This past Monday evening I got to hear Michael Veach speak to the Bourbon Society of Indianapolis. The Bourbon Society of Indianapolis usually meets once a month. Due to our proximity to Kentucky, we have had the opportunity to have some amazing guest speakers in our first year, and this was another opportunity to hear from one of them. It just so happens that this guest is widely regarded as the foremost authority on the history of bourbon.
The Bourbon Society of Indianapolis has a bit of a partnership with Big Red Liquors. They are an Indiana based liquor store chain with 55 locations throughout the state. They host some of our monthly meetings at their headquarters on the south side of Indianapolis. They also allow us to tag along on some of their barrel selection trips and grant us access to special sales and allocated bottles.
Michael Veach is the former Bourbon Historian for the Filson Historical Society. The Filson Historical Society was founded in 1884 and is the oldest historical society in the state of Kentucky. Michael now operates as an Independent Bourbon Historian. The name of his company is Bourbon Veach LLC and you can find his current website at bourbonveach.com. Michael was inducted into the Kentucky Bourbon Hall of Fame in 2006 as a historian and has also written two books, The Bourbon Tasting Notebook and Kentucky Bourbon Whiskey, which is currently used in classes at the University of Kentucky. Michael was also heavily featured in the documentary Bourbontucky (if you’re reading this and haven’t seen it, I highly recommend it).
He spoke about what factors are needed to make bourbon a bourbon, things like new charred oak barrels, at least 51% corn, bottled at a minimum of 80 proof, etc. He spoke about how bourbon came to be, that the earliest mentions of bourbon refer to it as “American Brandy made from corn.” He talked about how Elijah Craig was not the first creator or inventor of bourbon, much to the dismay of the people at Heaven Hill. He talked a bit about how there is no actual official documented evidence of how bourbon came to be called bourbon. One interesting fact of the evening was about how bourbon is one of the fastest growing products in the US and that the industry still hasn’t even caught up to the production levels of the 1950’s.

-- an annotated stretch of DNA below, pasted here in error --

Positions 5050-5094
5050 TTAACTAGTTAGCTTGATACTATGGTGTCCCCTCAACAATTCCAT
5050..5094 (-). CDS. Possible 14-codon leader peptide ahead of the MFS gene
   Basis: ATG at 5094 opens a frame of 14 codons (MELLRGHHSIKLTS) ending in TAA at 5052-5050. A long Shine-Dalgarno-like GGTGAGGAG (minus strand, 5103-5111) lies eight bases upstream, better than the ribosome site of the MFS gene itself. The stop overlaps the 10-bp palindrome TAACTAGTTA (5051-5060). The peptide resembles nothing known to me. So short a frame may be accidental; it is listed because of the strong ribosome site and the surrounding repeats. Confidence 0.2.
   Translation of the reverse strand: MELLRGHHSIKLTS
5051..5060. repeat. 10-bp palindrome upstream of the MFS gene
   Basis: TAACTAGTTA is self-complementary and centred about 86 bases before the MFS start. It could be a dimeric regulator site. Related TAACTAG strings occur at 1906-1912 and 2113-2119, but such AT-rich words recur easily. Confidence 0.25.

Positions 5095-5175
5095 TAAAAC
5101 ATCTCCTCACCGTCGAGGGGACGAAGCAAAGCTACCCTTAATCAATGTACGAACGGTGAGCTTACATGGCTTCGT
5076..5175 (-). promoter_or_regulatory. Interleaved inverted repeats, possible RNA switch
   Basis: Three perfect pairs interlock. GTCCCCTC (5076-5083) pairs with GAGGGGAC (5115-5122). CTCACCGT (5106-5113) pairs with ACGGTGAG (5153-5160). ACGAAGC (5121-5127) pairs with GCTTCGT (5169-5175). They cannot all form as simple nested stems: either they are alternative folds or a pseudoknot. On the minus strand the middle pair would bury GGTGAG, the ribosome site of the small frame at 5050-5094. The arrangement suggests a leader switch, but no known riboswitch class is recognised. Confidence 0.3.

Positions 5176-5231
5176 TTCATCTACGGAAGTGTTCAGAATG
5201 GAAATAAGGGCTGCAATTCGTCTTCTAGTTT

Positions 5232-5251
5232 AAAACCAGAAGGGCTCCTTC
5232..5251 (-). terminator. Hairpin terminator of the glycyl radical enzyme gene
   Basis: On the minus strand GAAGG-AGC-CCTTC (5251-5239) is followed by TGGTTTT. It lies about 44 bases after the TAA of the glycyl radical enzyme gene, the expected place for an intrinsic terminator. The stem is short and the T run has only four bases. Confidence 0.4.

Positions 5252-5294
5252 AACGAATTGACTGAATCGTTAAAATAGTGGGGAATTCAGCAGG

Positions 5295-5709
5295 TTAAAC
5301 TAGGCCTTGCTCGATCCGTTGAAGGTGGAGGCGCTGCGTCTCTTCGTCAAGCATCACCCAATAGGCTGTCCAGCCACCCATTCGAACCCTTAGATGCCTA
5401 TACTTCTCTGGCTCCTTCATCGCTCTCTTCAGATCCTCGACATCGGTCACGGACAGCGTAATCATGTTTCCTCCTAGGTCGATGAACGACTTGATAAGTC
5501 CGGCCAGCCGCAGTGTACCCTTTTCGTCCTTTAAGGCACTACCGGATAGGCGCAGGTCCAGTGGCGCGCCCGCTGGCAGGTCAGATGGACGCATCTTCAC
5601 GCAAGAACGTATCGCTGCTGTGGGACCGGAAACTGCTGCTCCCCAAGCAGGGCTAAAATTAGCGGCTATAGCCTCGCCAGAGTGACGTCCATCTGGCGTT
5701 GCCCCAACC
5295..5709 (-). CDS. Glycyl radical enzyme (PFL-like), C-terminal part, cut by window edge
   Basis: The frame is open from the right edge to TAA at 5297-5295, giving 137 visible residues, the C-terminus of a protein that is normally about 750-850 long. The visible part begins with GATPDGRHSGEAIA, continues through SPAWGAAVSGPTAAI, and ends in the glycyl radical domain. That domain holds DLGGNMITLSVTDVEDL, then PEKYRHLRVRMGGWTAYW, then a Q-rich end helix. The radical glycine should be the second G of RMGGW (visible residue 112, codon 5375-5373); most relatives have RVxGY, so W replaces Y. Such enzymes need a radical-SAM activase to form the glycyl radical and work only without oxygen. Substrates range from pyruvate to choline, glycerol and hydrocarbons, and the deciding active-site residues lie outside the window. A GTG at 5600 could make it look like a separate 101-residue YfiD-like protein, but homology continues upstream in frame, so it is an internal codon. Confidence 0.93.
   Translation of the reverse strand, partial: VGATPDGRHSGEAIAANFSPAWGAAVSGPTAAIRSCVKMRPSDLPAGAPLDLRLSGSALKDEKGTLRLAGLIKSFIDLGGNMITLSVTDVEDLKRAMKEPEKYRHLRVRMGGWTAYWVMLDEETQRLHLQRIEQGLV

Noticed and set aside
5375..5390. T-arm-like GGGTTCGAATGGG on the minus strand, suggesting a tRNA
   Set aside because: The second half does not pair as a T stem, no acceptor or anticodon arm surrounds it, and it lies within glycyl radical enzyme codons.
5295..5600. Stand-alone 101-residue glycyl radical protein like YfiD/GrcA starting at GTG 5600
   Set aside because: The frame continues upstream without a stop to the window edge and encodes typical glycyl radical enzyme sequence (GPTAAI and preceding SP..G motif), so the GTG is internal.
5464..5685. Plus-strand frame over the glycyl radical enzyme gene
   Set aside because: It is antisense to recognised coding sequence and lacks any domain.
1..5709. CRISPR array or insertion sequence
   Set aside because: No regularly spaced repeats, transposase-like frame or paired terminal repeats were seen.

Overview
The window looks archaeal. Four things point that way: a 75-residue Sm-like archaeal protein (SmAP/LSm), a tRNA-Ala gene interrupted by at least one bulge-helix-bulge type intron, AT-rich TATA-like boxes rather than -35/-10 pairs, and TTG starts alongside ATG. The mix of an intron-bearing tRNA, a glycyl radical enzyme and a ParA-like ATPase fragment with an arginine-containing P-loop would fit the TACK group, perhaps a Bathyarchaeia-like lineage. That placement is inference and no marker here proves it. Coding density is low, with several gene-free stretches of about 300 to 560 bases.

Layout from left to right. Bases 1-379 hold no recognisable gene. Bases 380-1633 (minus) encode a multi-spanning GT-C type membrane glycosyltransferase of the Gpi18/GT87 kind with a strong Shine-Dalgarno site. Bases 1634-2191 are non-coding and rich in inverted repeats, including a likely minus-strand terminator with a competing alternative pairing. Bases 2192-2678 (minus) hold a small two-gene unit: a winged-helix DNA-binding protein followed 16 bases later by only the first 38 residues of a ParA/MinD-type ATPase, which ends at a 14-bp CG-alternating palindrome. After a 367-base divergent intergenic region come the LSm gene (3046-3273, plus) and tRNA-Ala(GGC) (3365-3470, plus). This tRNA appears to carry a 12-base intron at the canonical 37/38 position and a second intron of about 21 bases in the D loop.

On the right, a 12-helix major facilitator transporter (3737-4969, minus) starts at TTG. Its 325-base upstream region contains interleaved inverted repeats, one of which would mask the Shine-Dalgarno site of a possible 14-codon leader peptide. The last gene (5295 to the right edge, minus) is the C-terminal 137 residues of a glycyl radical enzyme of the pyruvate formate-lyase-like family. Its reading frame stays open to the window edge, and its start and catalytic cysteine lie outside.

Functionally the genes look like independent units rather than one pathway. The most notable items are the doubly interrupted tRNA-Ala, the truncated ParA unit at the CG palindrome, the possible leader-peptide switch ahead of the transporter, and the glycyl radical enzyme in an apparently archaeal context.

The most amusing bit of history from the night came at the end when he was discussing the Pappy Van Winkle brand. Apparently, the Pappy Van Winkle that Wine Advocate so famously rated 99/100 and ignited the meteoric rise in the popularity of the brand was sourced and wasn’t even a wheated bourbon as it is widely known to be! It was a barrel purchased by Julian Van Winkle. Michael also feels that the PVW over the last ten years is not nearly as good as it used to be and that the product to be released after 2017 will be considerably better and higher quality.
His presentation and delivery wasn’t riveting by any means, but he is a historian and not a Vegas entertainer. All in all, it was an interesting evening, and it was a chance to hear from someone with more knowledge of bourbon and its origins than most of us could ever even hope to have.